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Top 10 Fashionable Granite Countertops in 2023

Top 10 Fashionable Granite Countertops in 2023

Kitchen countertops face different battles every day. And by “battles,” we mean all kinds of liquid and food, plus the blade of knives slicing through. So a granite countertop is an answer if we want one that can stand daily cooking activities.

But what particular color of granite countertop should we get?

Natural granite has a rich collection of colors ranging from neutral to chromatic, but we will share our top 10 recommendations as a stone manufacturing company.

WhiteAndino White
BlackDesert DreamNordic Black
BlueBlue PearlBlue BahiaLabradorite Blue (Lemurian Blue)
BrownCoffee BrownAlmond Gold
GreyNew Caledonia
GreenEmerald Pearl

White Granite

Different variations of granite have white as their dominant color. The milky white color is brought by quartz, which is abundant in this type, and we also have opaque or cloudy white feldspar.

Of course, this type of granite can’t be plain. We have black spots, which are amphibole minerals commonly found in igneous rocks.

Andino White

Photo by Tops Solid Surface as seen on Houzz.com

Describing the appearance: It has a white background with grey as the second dominant color, and its pattern consists of black and goldish-beige blotches.

This Brazilian Andino White countertop is a typical style for countertops, but it remains classic. White granite can go with any color in the kitchen, especially wooden floors, and stainless steel tools or utensils.  

White is the way to go if you want the kitchen to look clean and neat. If you’re a design enthusiast who tends to change the theme of the place often, having this granite countertop will save you from renovation expenses too.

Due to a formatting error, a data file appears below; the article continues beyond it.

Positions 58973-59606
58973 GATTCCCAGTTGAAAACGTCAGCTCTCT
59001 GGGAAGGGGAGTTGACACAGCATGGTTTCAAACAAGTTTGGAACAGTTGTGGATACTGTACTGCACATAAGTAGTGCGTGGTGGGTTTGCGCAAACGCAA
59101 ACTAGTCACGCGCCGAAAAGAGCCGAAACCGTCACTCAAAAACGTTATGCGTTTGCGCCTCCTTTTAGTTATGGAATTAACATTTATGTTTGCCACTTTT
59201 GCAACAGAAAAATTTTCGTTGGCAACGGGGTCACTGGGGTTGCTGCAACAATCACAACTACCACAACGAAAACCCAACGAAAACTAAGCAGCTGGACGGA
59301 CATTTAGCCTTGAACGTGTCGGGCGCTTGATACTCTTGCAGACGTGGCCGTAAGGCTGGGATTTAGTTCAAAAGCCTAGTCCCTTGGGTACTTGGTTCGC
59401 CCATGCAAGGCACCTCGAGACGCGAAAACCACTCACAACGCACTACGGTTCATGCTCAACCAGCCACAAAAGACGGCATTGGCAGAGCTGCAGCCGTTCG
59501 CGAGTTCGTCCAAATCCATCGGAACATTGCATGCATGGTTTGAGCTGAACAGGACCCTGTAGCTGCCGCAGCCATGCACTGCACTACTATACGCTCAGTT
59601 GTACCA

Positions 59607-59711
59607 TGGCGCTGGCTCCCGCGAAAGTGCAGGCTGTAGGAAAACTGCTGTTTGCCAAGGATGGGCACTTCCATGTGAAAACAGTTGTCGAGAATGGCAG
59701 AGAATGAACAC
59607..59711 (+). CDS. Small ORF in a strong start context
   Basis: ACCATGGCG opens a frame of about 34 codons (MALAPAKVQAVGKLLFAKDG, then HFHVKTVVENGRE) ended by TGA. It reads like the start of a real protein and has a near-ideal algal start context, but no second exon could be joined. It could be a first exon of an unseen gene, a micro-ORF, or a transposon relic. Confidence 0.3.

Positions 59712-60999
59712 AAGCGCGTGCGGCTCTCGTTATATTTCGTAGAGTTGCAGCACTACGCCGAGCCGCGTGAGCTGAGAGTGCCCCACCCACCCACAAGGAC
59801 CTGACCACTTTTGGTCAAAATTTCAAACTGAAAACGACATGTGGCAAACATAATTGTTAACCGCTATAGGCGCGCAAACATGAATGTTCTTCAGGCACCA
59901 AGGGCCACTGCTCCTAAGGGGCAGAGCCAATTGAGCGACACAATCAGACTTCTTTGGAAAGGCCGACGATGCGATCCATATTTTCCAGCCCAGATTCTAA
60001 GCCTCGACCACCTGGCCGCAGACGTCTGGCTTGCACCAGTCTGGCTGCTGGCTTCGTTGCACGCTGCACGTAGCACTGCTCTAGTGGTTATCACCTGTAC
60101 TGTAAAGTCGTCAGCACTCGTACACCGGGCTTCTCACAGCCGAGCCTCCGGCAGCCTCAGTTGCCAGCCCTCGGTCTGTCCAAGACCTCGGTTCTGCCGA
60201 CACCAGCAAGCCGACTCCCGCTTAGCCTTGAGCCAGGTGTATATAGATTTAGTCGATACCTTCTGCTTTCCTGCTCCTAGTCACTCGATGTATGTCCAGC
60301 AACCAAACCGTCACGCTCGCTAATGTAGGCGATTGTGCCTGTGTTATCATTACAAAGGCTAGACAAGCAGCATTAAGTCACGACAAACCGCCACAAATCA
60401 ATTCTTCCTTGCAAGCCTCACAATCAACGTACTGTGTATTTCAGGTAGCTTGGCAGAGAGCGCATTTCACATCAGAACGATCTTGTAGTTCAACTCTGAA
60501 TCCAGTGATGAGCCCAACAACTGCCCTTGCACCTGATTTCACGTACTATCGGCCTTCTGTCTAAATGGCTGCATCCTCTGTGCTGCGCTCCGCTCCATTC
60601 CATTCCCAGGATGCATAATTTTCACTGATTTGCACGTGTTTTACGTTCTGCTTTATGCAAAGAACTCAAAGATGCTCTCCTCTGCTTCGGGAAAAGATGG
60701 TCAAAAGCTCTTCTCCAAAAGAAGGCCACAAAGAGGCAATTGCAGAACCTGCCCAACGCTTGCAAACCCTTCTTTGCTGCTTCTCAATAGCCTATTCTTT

Black Granite

Did you know that black granite may not be granite? The latter must have at least 20% of quartz; like the previous color, black granite cannot be plain.

That’s why black granite may be gabbro, another type of igneous rock. Gabbro is also coarse-grained and opaque and has the following minerals: amphibole, pyroxene, plagioclase, and dark green olivine (only small amounts).

Lastly, gabbro is durable and hard-wearing, like granite, which makes it qualified for countertops.

Desert Dream

Describing the appearance: With this granite, it appears that both black and gold are dominant. There are also hints of cream and grey, and the pattern resembles a galaxy with its cloudy but pigmented appearance.

Originating from Brazil, our Desert Dream countertop is not a standard color, giving you more unique advantage. While this can match white, we recommend this for kitchens that have brown surroundings, especially light shades.

This granite countertop complements vintage, rustic, and Mediterranean interior designs too.

Nordic Black

Photo by Granite Worktops

Describing the appearance: The black stands out in this granite, with simple and wavy, cloudy, or faded white patterns.

Compared with the Desert Dream, our Nordic Black countertop is more black. It can add contrast to the space, saving you the worry of stains because it will be easier to remove from sight.

Since this type of granite countertop is easier to find in local stone markets, it can be less expensive than Desert Dream.

Blue Granite

Despite being called “blue” granite, this is a variety of larvikite, also an igneous rock (monzonite). Larvikite has feldspars (containing a distinctive schiller or a blue-colored glow), titanian augite, larvikite, and lepidomelane.

It can also be anorthosite which contains calcic plagioclase, mafic, and oxides. However, labradorite is considered granite by the stone industry, so we categorize it as such. After all, these stones that we mentioned are all durable as a countertop.

Blue Pearl

Photo by Capitol Granite

Describing the appearance: The type of blue this granite has is greyish, and it makes up the background color of the stone. Glimmer is also noticeable through its iridescent crystals.